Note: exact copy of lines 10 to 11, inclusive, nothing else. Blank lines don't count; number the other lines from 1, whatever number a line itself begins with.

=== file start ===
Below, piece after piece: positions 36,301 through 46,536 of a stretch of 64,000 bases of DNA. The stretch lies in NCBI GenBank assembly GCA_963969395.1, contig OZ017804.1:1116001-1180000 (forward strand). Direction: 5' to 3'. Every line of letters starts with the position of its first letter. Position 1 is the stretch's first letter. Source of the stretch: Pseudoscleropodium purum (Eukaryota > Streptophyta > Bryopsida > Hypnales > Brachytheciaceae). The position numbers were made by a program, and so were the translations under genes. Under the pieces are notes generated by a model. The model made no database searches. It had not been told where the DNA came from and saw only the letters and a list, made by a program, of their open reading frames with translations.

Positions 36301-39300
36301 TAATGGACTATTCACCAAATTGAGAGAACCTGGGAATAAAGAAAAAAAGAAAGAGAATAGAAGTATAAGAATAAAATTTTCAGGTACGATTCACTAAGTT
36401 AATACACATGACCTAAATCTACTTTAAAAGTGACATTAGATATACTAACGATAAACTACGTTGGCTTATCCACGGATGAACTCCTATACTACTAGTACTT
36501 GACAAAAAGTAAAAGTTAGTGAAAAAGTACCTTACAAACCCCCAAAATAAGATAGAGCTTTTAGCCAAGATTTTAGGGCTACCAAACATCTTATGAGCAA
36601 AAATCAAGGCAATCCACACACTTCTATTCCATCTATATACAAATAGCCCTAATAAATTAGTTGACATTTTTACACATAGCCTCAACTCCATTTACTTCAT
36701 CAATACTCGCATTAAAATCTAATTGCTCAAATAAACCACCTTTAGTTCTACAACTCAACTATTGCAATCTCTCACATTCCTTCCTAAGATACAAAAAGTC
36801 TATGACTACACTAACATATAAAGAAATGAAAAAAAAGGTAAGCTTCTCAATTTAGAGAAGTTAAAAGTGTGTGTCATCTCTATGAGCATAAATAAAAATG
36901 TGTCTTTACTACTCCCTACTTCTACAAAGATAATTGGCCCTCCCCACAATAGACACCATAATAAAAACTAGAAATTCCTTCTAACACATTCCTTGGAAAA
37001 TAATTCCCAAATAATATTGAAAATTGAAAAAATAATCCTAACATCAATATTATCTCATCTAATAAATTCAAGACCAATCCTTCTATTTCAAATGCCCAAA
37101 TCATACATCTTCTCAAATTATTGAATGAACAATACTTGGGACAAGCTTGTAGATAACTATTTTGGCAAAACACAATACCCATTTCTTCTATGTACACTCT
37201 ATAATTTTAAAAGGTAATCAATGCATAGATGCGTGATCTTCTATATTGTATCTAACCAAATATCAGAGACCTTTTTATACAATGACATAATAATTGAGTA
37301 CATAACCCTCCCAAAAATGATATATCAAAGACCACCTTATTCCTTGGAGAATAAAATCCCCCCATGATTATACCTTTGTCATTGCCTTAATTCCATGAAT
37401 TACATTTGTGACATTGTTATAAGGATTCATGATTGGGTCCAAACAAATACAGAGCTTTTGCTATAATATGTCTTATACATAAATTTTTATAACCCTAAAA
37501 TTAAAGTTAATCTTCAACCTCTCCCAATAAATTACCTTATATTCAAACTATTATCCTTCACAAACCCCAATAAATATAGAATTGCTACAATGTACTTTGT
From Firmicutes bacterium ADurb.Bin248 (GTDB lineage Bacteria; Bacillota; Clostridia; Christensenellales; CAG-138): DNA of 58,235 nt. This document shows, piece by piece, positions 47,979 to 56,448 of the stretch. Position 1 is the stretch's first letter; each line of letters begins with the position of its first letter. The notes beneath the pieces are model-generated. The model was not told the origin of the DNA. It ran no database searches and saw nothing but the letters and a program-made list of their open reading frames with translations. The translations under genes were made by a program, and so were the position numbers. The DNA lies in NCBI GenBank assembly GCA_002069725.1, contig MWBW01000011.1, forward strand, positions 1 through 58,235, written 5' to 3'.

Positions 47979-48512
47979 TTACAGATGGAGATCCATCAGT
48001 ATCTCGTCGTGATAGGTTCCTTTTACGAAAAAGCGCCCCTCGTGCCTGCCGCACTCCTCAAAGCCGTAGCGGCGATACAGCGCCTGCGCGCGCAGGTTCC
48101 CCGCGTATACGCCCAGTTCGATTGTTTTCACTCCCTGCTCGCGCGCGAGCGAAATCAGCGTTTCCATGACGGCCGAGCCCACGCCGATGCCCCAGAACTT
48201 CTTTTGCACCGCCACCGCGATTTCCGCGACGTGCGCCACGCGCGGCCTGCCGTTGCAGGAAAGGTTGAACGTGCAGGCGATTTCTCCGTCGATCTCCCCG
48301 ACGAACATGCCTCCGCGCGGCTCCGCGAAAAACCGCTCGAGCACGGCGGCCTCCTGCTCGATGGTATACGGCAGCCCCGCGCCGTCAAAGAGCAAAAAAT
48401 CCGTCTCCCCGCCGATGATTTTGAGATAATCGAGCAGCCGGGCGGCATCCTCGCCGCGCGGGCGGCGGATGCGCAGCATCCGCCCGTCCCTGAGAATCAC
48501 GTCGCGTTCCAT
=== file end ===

37001 TAATTCCCAAATAATATTGAAAATTGAAAAAATAATCCTAACATCAATATTATCTCATCTAATAAATTCAAGACCAATCCTTCTATTTCAAATGCCCAAA
37101 TCATACATCTTCTCAAATTATTGAATGAACAATACTTGGGACAAGCTTGTAGATAACTATTTTGGCAAAACACAATACCCATTTCTTCTATGTACACTCT